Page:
Nemerov’s “Beginner’s Guide”

I’ve usually decided long before I finish a section of poetry which poem I’m going to end up discussing, but I almost always finish an entire section before I start to write so I don’t end up missing something that I’d rather write about.

As I read Nemerov’s “Gnomes and Occasions” 1973, I was sure that I would discuss a poem about butterflies that tied in beautifully with recent posts and my recent obsession. However, on the last page of the section I discovered:

BEGINNER’S GUIDE

They stand in the corner, on a shadowy shelf,
Field Books of This, Beginner’s Guide to That,
Remainders of an abdicated self
That wanted knowledge of no matter what.

Of flowers, was it? Every spring he’d tear
From their hiding-places, press and memorize
A dozen pale beginners of the year
That open almost among the melting snows,

And for a month thereafter rule his realm
Of small and few and homey in such minds
As his, until full summer came to whelm
Him under the flood and number of her kinds.

Or birds? At least the flowers would stand still
For amateurs, but these flighty alightings
Would not; and as he still refused to kill
In confirmation of his rarer sightings

The ornithologists were not his dish,
And he made do with sedentary birds
Who watched his watching as it were their wish
To check with Peterson, pictures and words.

And even so, before he got them straight
As like as not they’d not be there at all.
On the wings and wits God gave ’em they’d migrate;
“Confusing Fall Warblers” were, each Fall, his fall.

The world would not, nor he could not, stand still.
The longest life might be too short a one
To get by heart, in all its fine detail,
Earth’s billion changes swinging on the sun.

His last attempt he made upon the stars,
And was appalled, so many more of them
There were since boyhood that astronomers
Preferred a number to an ancient name.

And if, as The Beginner was advised
To do, he bought himself a telescope,
The host of stars that must be memorized
So mightily increased, he’d lose all hope.

Was it a waste, the time and the expense,
Buying the books, going into the field
To make some mind of what was only sense,
And show a profit on the year’s rich yield?

Though no authority on this theme either,
He would depose upon the whole that it
Was not. The world was always being wider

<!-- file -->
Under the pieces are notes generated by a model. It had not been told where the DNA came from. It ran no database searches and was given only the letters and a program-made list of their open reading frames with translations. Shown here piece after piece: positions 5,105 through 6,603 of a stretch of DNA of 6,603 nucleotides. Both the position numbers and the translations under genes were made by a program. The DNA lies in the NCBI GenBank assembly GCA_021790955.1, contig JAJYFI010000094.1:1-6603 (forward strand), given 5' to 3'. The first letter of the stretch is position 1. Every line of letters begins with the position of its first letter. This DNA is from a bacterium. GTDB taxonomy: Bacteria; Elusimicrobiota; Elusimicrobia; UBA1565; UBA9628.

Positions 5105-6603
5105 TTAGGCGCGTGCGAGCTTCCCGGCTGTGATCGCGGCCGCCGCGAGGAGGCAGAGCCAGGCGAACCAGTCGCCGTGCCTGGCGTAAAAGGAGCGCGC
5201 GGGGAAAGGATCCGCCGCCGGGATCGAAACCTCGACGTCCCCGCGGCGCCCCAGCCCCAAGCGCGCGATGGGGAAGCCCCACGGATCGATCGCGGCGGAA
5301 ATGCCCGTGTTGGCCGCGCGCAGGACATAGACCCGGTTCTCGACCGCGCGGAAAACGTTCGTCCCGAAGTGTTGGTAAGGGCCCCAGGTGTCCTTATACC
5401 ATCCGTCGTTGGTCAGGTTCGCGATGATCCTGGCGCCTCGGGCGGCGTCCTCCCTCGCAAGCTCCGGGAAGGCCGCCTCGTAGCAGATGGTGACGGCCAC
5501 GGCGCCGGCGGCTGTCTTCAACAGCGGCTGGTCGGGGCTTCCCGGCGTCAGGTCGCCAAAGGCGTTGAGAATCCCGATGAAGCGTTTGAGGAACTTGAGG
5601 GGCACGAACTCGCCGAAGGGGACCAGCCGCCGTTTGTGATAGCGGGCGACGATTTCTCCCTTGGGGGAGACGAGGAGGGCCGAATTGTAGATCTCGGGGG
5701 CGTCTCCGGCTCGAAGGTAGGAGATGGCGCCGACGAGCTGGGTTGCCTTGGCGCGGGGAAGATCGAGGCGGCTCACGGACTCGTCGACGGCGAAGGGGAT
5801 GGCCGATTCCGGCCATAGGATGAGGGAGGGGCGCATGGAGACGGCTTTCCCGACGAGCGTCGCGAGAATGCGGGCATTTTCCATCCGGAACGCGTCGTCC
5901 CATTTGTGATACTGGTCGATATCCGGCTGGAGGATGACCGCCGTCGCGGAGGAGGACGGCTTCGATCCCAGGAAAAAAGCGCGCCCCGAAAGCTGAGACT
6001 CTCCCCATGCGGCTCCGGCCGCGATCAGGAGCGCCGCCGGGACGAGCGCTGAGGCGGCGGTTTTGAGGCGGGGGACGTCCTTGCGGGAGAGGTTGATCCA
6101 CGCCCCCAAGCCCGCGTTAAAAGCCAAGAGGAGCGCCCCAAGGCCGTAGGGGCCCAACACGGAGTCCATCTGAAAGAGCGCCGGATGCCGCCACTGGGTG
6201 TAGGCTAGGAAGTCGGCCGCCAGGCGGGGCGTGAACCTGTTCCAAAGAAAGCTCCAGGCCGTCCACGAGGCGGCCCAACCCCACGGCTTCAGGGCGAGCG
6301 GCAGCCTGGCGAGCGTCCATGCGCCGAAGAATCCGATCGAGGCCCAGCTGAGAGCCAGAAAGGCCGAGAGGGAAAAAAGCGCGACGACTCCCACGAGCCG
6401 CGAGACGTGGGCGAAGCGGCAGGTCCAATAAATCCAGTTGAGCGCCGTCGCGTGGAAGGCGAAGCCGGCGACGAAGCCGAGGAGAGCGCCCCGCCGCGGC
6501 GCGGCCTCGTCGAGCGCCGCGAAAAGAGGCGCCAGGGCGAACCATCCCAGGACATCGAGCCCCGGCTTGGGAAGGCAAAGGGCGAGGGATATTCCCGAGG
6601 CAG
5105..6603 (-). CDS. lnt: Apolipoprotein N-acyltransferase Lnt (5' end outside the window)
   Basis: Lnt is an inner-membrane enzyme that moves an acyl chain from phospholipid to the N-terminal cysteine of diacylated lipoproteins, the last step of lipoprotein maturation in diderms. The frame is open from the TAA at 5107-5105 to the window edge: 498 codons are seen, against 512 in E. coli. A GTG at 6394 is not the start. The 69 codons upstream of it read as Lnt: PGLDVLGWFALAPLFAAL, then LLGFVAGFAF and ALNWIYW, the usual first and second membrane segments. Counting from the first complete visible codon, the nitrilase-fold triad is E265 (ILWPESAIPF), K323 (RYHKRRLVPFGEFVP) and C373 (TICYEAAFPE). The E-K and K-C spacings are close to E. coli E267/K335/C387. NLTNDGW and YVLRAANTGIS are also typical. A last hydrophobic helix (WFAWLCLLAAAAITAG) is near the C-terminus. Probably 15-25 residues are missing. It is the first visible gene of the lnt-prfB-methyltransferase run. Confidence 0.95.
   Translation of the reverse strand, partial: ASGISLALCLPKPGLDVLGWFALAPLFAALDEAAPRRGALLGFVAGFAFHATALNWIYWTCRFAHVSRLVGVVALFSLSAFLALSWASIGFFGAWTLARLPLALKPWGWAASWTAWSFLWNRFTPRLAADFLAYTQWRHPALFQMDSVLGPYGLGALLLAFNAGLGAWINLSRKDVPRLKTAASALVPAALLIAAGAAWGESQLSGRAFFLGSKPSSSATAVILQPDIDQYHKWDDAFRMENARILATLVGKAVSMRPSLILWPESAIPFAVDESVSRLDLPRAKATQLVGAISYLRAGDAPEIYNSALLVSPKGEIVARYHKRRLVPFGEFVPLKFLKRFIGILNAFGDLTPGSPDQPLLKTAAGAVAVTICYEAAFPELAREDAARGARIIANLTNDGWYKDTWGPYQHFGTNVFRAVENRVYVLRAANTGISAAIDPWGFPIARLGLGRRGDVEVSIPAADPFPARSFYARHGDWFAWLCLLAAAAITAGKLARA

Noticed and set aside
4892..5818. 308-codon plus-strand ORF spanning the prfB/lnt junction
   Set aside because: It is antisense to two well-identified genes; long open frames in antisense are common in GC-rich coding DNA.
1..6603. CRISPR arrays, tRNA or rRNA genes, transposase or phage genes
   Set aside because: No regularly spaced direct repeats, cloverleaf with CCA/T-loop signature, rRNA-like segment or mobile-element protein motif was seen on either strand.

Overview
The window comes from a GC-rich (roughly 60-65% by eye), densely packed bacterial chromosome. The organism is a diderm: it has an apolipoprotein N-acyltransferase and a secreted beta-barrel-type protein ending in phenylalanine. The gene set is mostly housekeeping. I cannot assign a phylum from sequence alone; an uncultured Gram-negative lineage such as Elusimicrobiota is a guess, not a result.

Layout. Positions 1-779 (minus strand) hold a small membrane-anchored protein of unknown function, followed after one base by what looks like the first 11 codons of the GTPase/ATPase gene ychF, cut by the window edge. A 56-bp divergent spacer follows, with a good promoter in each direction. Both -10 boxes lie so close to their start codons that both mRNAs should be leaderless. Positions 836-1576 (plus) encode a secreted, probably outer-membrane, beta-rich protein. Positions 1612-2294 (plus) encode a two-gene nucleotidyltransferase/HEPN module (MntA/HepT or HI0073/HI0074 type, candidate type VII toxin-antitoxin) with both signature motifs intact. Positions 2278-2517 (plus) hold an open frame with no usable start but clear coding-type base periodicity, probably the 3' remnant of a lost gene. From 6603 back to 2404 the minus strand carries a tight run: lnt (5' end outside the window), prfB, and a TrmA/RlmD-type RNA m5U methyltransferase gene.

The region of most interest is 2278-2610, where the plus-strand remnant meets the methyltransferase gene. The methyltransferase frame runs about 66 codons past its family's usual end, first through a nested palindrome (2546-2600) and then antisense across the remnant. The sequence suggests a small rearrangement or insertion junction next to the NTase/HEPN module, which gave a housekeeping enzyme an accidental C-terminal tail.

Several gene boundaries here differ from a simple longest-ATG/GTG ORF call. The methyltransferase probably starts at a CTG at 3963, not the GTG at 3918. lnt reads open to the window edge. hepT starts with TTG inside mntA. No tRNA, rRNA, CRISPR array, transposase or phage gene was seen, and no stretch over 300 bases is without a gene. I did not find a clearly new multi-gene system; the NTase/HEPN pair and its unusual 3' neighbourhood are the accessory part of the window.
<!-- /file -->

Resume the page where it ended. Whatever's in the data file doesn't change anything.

And deeper and wiser than his little wit,

But it felt good to know the hundred names
And say them, in the warm room, in the winter,
Drowsing and dozing over his trying times,
Still to this world its wondering beginner.

and knew that this poem had been waiting there since 1977 for me to discover it. Of course it was written for me. It describes my life to a “T.” It’s almost as if Nemerov had discovered my bookshelf and written a poem based on what he’d seen.

Even though I haven’t gotten to the astronomy books yet, I’ve glanced at the computer software more than once. I’ve covered everything else in the same order Nemerov discusses it in his poem. I can only assume that Nemerov must have been an INTP, as I am.

I even consider myself a “Beginner” in nearly everything I do; even when I know birds others don’t, I always point out I’m a “beginner,” not an expert on the topic. “The world was always being wider/ And deeper and wiser than his little wit.”

And I love it that way, can’t imagine it ever being any other way.

Even in the end, I look for beginnings.

2 thoughts on “Nemerov’s “Beginner’s Guide”

  1. Several days ago I read Nemerov’s “Beginner’s Guide”
    here; and when I read the final line, I thought:
    I know this line. It took me about a day to figure out why.
    In 1976 I had used it as the first of one my sonnets.
    Late Sunday night I searched for it, but missed it
    on my first search. I returned to this post for help
    since I wasn’t sure of that line’s wording.
    I’m a INFP. Nemerov’s poem touched me also.
    With thanks, Loren, here is my nontraditional sonnet:

    “August: Year-day 223”

    “Still to this world its wondering beginner”
    o Howard, I too trim, elide my reason,
    endless desire to supercede the sinner;
    rejoice in those changes that shape each season.
    Tutelary poets, abstractionists,
    desperate at times, faced with mysteries,
    it does us good to learn of & list
    rocks, minerals, flowers, insects, birds, trees:

    butter-and-eggs, snapdragons, foxglove, phlox;
    monarchs, even cabbage moths, sugar ants;
    barn swallows, robins, goldfinch, meadowlarks;
    elms, willows, birches, cedars, maples, oaks;
    myriad other others in our camps
    who whiff skunk, savor bass, feel dawn winds lap.

What do you think?